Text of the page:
Cheers erupted from the audience as School of Rock musicians took the stage at Centennial Center Park on July 31, featuring impressive guitar solos and high energy as the young performers jumped around the stage, head-banged and sang their hearts out throughout the nearly one-hour setlist.
They were among a series of live performers for a free concert, called “The Perfect Playlist,” that was the Centennial Arts and Cultural Foundation’s first-ever event. The concert highlighted a range of music genres, including pop, rock and classical music.
“It is my honor today to be standing up here as the president of the Centennial Arts and Cultural Foundation,” Mayor Stephanie Piko said to the audience. “It’s called ‘The Perfect Playlist’ because we wanted to make sure it was inclusive of all the different types of music that people cherish and appreciate, and maybe open their eyes to some music relationships that they didn’t really know that they have.”
The event kicked off with a booming performance by the Colorado Avalanche Celly Squad, a professional and interactive drum team. The squad performed two more times during the concert, in between the sets of other performers as the amphitheater stage was being rearranged.
Local talent was one of the first to hit the stage as Max Frost, a recent graduate of Arapahoe High School, played his guitar and sang two songs. Following Frost, Halley Peecher and Camden Krumholz, two other recent graduates of Arapahoe High School, sang alongside Kylie Bennett, a current student at the high school, while Peecher played the piano.
In the following act, nine musicians from the School of Rock’s House Band performed a series of songs, including Pearl Jam’s “Alive,” Grand Funk Railroad’s “We’re an American Band” and Def Leppard’s “Let’s Get Rocked.”
The House Band is an audition-based group of teenage musicians at the School of Rock, a performance-based music school that has locations nationwide. The concert performers were from the Aurora-based School of Rock, located at 13750 E. Rice Place.
“We are big believers in performing for crowds and giving back to the community, and it’s just a lot of fun,” said Karla Willard, the owner of School of Rock Aurora. “I’m also part of the Centennial Arts and Cultural Foundation, so, of course, we do anything we can to promote the arts.”
The concert concluded with a performance by the Arapahoe Philharmonic, a community orchestra, marking the first time the orchestra performed at Centennial Center Park, Piko said.
The performance included two actors playing the roles of Wolfgang Amadeus Mozart and “Snooty,” a professor from the Royal Academy of Musical Snobbery, who battled over which songs should be played, leading to a performance including modern songs like Lil Nas X’s “Old Town Road,” traditional classical pieces and Metallica’s “Enter Sandman.”
Audience members brought their own chairs and blankets to the event and were scattered throughout the amphitheater’s field. Cori Kassib, of Morrison, came with her 11-year-old son, Grayson, and 8-year-old daughter, Tenley.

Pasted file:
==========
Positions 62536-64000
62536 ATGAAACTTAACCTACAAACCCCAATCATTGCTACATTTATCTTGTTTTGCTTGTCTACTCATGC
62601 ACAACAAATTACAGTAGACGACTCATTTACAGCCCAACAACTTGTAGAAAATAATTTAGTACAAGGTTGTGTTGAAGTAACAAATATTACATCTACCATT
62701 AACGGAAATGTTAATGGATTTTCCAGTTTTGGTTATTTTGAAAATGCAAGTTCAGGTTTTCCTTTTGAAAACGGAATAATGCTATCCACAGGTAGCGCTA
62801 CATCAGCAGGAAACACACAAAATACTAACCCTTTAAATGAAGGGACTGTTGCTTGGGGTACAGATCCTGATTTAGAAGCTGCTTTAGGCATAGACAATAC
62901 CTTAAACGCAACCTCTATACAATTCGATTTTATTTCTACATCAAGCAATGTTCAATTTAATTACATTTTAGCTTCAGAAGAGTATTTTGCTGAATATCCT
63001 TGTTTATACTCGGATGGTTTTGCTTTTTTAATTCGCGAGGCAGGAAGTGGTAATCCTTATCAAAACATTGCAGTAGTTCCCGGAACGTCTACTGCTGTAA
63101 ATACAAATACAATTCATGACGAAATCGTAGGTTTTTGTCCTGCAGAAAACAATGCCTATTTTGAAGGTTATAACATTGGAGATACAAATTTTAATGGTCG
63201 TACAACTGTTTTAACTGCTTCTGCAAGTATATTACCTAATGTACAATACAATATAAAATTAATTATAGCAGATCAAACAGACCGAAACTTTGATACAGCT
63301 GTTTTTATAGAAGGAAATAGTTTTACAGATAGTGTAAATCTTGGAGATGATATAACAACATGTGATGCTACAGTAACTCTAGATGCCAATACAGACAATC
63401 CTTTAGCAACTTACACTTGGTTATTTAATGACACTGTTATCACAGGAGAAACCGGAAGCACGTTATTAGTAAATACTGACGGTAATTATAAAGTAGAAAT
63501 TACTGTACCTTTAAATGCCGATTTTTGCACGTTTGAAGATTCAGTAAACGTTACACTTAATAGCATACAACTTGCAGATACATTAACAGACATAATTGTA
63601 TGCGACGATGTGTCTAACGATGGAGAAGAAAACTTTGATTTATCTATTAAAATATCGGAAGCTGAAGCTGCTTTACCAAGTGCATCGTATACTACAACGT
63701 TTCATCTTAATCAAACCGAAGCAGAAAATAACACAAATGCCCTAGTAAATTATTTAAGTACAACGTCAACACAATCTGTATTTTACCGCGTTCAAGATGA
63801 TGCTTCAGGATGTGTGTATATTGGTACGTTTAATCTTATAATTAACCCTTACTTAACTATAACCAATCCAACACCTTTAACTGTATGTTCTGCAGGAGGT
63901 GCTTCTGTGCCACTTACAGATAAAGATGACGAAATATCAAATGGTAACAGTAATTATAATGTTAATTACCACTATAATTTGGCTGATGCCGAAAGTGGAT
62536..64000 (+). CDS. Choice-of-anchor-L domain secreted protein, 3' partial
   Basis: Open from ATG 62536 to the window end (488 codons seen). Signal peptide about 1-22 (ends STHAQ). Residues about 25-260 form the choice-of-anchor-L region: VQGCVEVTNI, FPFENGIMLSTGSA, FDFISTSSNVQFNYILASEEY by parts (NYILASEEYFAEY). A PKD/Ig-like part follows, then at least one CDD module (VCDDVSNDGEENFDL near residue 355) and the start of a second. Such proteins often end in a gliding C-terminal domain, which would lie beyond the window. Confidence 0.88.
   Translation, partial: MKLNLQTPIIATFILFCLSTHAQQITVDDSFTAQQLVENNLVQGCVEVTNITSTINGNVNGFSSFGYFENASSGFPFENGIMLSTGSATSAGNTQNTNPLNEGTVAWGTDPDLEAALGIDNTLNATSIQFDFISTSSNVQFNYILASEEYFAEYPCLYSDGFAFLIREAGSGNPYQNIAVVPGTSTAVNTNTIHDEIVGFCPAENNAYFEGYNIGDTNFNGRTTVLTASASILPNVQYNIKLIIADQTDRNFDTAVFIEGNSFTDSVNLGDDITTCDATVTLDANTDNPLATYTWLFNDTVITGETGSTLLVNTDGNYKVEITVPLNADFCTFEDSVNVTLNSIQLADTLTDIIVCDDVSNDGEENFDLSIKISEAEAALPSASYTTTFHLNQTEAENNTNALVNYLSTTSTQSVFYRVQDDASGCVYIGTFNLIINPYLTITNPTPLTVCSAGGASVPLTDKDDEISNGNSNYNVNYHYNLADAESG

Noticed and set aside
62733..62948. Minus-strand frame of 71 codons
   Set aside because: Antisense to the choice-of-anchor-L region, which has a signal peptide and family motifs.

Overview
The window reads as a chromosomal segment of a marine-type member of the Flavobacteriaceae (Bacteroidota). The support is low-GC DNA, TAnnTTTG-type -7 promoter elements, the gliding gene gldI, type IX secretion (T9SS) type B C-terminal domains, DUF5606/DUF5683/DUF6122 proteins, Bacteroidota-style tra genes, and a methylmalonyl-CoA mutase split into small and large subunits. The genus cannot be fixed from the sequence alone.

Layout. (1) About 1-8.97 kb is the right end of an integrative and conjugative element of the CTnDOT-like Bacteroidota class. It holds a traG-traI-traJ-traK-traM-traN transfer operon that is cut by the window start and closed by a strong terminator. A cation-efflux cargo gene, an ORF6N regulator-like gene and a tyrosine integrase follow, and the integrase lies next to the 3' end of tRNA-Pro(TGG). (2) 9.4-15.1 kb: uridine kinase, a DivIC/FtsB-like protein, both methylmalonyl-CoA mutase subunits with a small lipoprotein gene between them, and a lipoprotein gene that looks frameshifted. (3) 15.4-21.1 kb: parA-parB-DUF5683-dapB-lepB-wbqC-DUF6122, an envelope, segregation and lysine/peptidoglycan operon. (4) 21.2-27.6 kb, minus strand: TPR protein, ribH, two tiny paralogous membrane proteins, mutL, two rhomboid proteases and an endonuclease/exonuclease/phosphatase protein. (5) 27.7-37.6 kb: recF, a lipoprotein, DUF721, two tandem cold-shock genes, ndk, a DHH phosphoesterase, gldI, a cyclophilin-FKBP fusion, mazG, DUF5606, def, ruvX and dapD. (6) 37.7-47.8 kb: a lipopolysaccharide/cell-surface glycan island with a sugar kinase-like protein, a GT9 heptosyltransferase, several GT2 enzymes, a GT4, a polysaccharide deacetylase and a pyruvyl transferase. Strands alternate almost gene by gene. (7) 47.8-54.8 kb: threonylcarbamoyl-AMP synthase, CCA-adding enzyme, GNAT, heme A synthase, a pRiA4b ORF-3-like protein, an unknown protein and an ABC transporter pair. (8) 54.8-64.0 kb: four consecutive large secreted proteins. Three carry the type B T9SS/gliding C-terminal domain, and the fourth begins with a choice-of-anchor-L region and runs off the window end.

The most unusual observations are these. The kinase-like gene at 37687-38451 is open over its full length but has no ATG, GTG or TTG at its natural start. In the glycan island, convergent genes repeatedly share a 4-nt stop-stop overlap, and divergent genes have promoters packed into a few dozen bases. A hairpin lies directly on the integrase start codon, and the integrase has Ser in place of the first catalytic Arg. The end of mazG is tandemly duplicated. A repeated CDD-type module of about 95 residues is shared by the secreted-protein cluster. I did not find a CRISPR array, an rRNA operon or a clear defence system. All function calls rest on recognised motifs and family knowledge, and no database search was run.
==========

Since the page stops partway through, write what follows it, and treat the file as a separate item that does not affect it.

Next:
“I loved seeing the House Band for School of Rock. I thought that was really cool to see the students and know that they worked that hard to get that far, and they did great,” Kassib said. “It was just a super fun day out with my kids.”
The history of the Centennial Arts and Cultural Foundation
Though the concert was the Centennial Arts and Cultural Foundation’s first event, the foundation has been years in the making.
“In the years leading up to this, the citizens of Centennial had expressed to many elected officials their desire for additional arts and culture in Centennial, and some type of way for the city to promote that or support it,” Piko said.
She said the city council looked at how to do that, and in 2019, a citizens group recommended that council support the founding of a nonprofit foundation.
“So with that, myself and Tammy Maurer and Kathy Turley, who was on council at the time, leaned in and decided that we would initiate the foundation and get it started, with the consent and the support of our city council,” Piko said.
They were able to officially establish the Centennial Arts and Cultural Foundation last year, Piko said, and then they began working on initiatives such as trying to incorporate art into the Arapahoe Bridge that is being replaced over Big Dry Creek, potentially managing the city’s traffic box wraps and planning “The Perfect Playlist” concert.
“One of the things we’d always heard from people is that they wanted to have [an] orchestra in the park,” Piko said.
She reached out to Arapahoe Philharmonic in January and said the foundation thought the performance of a range of musical genres would be a fun way to introduce the orchestra to the park, with hopes of more performances in the future.
“It is so exciting,” Piko said before the concert began. Referring to those attending the event, she said, “I hope they have just — they have a ton of fun, that they see music through a different lens.
"And hopefully, it will bridge some of that gap in what may be some people’s versions, or some people’s ideas, of what music is, compared to what other people’s ideas are of music, especially among different generations.”